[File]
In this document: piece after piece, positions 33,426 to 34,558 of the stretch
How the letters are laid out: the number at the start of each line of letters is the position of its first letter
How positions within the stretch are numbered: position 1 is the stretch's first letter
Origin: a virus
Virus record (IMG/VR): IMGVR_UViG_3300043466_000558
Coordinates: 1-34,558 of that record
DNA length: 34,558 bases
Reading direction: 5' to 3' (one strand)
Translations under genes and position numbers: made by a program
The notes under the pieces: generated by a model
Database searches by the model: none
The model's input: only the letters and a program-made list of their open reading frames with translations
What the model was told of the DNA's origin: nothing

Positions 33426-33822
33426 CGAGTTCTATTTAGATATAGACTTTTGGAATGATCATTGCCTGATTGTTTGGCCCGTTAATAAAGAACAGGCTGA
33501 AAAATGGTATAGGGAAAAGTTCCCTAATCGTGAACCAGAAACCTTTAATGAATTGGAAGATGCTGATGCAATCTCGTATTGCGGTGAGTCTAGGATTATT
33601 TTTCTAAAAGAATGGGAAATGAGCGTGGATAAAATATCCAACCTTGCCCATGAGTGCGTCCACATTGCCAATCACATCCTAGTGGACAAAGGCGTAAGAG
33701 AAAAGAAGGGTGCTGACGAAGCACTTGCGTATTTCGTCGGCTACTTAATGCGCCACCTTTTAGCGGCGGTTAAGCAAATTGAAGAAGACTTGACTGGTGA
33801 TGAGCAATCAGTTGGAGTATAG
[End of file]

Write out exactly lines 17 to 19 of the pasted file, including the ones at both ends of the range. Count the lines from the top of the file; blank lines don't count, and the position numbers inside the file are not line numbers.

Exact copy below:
33601 TTTCTAAAAGAATGGGAAATGAGCGTGGATAAAATATCCAACCTTGCCCATGAGTGCGTCCACATTGCCAATCACATCCTAGTGGACAAAGGCGTAAGAG
33701 AAAAGAAGGGTGCTGACGAAGCACTTGCGTATTTCGTCGGCTACTTAATGCGCCACCTTTTAGCGGCGGTTAAGCAAATTGAAGAAGACTTGACTGGTGA
33801 TGAGCAATCAGTTGGAGTATAG